• pipes: [ DefaultPipe ],
  •  
  • // In this template, notice that we are using the "safe navigation"
  • // operator when outputting the values. If the safe navigation
  • // operator cannot return a value, it returns "null", which we
  • // are then piping into our Default Pipe, which will return the
  • // given default value if it receives "null".
  • template:
  • `
  • <h3>
  • {{ friend.name }}
  • </h3>
  •  
  • <ul>
  • <li>
  • ID: {{ friend.id }}
  • </li>
  • <li>
  • Name: {{ friend.name }}
  • </li>
  • <li>
  • Best Friend: {{ friend.traits?.isBFF | default: "not provided" }}
  • </li>
  • <li>
  • Likes Dogs: {{ friend.likes?.dogs | default: "not provided" }}
  • </li>
  • <li>
  • Likes Cats: {{ friend.likes?.cats | default: false }}
  • </li>
  • </ul>
  • `
  • })
  • .Class({
  • constructor: AppController
  • })
  • ;
  •  
  • return( AppController );
  •  
  •  
  • // I control the App component.
  • function AppController() {
  •  
  • var vm = this;
  •  
  • // Setup the friend. Notice that we are purposefully leaving out
  • // some keys in the data structure so that we can fill in some
  • // default values in the view.
  • vm.friend = {
  • id: 1,
  • name: "Kim",
  • traits: {
  • isBFF: true
  • }
  • // likes: {
  • // cats: false,
  • // dogs: true
  • // }
  • };
  •  
  • }
  •  
  • }
  • );
  •  
  •  
  • // --------------------------------------------------------------------------- //
  • // --------------------------------------------------------------------------- //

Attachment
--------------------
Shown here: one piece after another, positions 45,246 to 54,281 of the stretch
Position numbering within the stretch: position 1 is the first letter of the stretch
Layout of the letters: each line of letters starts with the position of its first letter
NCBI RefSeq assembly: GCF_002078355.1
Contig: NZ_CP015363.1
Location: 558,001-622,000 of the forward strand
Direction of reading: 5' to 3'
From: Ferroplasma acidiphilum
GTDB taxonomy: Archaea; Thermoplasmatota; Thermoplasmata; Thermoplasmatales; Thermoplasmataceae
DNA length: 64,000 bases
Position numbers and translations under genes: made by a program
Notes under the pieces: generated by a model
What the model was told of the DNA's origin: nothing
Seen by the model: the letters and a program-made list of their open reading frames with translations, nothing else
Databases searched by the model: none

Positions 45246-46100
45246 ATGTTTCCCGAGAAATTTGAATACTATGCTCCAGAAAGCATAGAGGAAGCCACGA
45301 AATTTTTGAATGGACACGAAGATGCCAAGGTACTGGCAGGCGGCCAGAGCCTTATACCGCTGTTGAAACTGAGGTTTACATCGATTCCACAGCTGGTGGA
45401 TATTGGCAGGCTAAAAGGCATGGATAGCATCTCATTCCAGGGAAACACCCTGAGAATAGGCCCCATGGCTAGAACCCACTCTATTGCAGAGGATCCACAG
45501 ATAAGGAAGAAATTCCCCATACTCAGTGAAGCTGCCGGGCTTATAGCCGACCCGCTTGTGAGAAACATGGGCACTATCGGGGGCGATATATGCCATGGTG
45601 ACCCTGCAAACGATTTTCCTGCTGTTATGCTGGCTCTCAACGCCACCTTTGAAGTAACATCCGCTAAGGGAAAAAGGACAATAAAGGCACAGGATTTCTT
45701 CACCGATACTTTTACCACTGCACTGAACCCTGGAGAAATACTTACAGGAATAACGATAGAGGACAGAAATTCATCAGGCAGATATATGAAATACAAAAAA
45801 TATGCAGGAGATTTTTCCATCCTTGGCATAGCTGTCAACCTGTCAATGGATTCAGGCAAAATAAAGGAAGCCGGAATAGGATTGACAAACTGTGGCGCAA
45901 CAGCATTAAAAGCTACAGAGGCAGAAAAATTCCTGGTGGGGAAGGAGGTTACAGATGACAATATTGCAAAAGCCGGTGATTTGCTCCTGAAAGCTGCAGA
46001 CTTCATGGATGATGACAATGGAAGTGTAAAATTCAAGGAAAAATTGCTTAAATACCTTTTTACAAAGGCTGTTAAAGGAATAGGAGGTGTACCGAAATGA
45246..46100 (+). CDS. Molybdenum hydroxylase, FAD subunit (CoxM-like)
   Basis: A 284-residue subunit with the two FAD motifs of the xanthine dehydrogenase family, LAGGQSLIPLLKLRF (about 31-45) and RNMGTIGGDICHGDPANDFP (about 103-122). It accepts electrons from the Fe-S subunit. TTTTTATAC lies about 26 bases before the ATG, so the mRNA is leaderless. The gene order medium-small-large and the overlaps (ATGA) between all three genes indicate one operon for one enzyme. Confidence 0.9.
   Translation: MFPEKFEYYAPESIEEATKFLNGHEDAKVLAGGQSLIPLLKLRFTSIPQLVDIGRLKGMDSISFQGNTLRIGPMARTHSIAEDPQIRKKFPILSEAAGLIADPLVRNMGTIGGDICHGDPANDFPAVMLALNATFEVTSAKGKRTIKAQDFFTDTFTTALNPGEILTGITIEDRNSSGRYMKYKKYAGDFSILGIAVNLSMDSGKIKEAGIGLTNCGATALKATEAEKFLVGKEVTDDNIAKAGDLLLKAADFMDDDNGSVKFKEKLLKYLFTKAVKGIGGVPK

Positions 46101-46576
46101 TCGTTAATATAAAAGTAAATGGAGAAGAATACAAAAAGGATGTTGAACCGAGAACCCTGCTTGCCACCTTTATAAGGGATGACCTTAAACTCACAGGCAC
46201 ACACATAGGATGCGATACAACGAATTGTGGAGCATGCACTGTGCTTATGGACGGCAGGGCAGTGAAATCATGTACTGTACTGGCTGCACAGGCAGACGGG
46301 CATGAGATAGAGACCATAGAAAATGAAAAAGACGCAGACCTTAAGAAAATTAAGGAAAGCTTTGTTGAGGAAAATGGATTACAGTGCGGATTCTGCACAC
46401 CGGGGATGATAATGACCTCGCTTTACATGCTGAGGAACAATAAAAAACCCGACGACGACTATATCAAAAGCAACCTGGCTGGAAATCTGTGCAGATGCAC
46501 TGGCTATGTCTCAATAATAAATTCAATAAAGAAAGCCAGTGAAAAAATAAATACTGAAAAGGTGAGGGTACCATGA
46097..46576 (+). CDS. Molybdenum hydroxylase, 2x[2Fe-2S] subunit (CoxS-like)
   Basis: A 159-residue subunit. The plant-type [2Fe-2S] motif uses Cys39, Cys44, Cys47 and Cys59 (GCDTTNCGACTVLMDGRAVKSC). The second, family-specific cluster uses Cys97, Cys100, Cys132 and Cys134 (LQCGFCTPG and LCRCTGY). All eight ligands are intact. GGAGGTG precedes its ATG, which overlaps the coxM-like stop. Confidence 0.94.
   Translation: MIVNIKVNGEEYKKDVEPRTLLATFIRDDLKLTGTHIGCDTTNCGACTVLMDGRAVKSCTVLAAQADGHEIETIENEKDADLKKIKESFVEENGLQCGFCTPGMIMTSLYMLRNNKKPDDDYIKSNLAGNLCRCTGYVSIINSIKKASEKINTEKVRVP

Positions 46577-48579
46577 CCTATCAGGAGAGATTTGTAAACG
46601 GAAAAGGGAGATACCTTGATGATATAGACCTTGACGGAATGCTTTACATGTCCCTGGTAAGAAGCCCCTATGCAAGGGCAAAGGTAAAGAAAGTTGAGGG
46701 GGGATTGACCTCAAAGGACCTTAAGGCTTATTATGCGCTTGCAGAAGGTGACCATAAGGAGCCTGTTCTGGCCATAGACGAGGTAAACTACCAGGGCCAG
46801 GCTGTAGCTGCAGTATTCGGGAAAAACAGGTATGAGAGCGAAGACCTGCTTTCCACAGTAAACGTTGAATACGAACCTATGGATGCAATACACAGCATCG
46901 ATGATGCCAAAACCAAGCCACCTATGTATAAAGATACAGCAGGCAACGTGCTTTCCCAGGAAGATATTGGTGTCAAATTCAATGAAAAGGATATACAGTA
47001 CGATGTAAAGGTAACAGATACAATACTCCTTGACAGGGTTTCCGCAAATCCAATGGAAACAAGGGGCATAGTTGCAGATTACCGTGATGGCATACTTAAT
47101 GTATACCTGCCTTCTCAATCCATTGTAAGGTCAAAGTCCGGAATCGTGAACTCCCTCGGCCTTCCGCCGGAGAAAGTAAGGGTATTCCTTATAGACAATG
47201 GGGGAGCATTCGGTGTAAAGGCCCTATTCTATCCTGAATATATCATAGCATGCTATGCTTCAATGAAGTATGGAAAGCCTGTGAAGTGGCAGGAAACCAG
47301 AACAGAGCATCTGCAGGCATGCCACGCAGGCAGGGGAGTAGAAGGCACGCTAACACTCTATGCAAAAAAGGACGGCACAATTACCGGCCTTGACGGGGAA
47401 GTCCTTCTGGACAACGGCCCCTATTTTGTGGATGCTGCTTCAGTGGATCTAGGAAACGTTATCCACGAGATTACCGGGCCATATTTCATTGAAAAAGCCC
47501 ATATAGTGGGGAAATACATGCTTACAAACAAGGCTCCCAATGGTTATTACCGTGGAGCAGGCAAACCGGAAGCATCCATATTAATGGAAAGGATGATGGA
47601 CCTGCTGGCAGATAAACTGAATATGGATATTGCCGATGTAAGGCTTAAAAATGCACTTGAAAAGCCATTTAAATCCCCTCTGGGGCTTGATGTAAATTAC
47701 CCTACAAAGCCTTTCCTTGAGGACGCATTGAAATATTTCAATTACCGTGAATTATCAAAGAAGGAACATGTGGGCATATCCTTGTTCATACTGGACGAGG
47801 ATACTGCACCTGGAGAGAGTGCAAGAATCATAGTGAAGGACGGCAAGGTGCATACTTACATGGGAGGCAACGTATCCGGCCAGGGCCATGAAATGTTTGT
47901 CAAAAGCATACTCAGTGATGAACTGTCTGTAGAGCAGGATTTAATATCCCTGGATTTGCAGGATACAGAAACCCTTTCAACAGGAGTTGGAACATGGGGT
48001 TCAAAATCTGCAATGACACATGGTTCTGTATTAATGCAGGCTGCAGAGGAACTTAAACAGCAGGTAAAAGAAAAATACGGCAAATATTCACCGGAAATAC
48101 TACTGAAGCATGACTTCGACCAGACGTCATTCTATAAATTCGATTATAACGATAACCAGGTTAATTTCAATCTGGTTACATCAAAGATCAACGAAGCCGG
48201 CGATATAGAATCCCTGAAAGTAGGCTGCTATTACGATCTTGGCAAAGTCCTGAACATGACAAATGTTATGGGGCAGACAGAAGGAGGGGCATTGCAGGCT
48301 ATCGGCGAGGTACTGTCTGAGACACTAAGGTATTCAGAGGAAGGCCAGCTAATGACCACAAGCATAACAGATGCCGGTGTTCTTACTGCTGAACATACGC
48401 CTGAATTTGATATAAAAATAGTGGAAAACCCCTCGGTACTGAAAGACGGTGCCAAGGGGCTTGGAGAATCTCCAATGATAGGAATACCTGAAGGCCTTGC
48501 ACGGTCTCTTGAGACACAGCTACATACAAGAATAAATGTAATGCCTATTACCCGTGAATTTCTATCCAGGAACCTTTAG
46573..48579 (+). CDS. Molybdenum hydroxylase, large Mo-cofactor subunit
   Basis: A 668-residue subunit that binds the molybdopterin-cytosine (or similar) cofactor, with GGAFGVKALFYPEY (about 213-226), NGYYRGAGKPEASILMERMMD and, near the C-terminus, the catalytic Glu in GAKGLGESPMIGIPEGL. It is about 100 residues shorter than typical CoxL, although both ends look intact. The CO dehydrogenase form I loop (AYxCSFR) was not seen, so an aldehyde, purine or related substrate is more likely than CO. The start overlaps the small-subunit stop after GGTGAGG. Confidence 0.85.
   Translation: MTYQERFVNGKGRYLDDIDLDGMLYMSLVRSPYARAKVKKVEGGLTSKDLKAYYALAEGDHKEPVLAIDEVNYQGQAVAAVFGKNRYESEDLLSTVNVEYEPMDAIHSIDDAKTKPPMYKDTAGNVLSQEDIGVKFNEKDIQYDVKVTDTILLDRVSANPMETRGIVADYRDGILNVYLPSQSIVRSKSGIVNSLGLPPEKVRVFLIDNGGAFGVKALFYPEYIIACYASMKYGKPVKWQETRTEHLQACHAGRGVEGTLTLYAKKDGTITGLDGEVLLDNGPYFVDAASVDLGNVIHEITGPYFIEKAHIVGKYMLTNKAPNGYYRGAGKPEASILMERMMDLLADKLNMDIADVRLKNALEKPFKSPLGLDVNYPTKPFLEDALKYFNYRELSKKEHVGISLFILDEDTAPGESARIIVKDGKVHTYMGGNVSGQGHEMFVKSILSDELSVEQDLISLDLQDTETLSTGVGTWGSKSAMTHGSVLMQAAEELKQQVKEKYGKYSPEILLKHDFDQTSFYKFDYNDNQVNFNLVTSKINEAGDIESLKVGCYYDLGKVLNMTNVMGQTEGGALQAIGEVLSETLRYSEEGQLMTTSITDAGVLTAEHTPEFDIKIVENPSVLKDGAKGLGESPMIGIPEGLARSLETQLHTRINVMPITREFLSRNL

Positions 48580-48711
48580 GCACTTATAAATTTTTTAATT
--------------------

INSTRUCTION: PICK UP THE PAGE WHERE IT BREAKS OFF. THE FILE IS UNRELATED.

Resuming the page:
•  
  •  
  • // I provide a pipe operator that will return a given default value if, and
  • // only if, it receives a null value.
  • define(
  • "DefaultPipe",
  • function registerDefaultPipe() {
  •  
  • // Configure the DefaultPipe pipe definition.
  • ng.core
  • .Pipe({
  • name: "default",
  •  
  • // By default, pipes are "pure." However, I am explicitly
  • // defining the "pure" properly since I am still learning. A pure
  • // pipe is only re-evaluated when either the input or any of the
  • // arguments change.
  • pure: true
  • })
  • .Class({
  • constructor: DefaultPipe
  • })
  • ;
  •  
  • return( DefaultPipe );
  •  
  •  
  • // I control the DefaultPipe transformer.
  • function DefaultPipe() {
  •  
  • // Return the public API.
  • return({
  • transform: transform
  • });
  •  
  •  
  • // ---
  • // PUBLIC METHODS.
  • // ---
  •  
  •  
  • // I transform the given value. If the given value is null, and a
  • // default value was provided, the default value is returned.
  • // Otherwise, the given value is returned.
  • function transform( value, args ) {
  •  
  • if ( ( value === null ) && args.length ) {
  •  
  • return( args[ 0 ] );
  •  
  • } else {
  •  
  • return( value );
  •  
  • }
  •  
  • }
  •  
  • }
  •  
  • }
  • );
  •  
  • </script>
  •  
  • </body>
  • </html>

As you can see, for each potentially problematic object path, I'm using the "default" pipe to provide a default value if the safe navigation operator returns null. And, when we run this page, we get the following output:


 
 
 

 
 Providing default values to the safe navigation operator using a pipe transformation. 
 
 
 

Neither the safe navigation operator nor the pipe transformer are constructs of the Angular 2 framework that I see myself using all that often. There's nothing wrong with them - it's just a personal preference. But, it's nice to know that they can work together quite well.




Reader Comments

Thanks, didn't know that Angular 2 supports this syntax.

But for this example you could just write this:
{{ friend.traits?.isBFF || "not provided" }}
and it will have the almost the same behavoir (except empty strings will also output "not provided").

Reply to this Comment

@John,

No problem - there's a ton of stuff in NG2! But be careful with the isBFF example. It's a Boolean - so if it's `false`, you'll end up with the "not provided" if you just use the OR operator. The trick to the `default:` pipe is that it specifically checks for "undefined" values. Cheers!

Reply to this Comment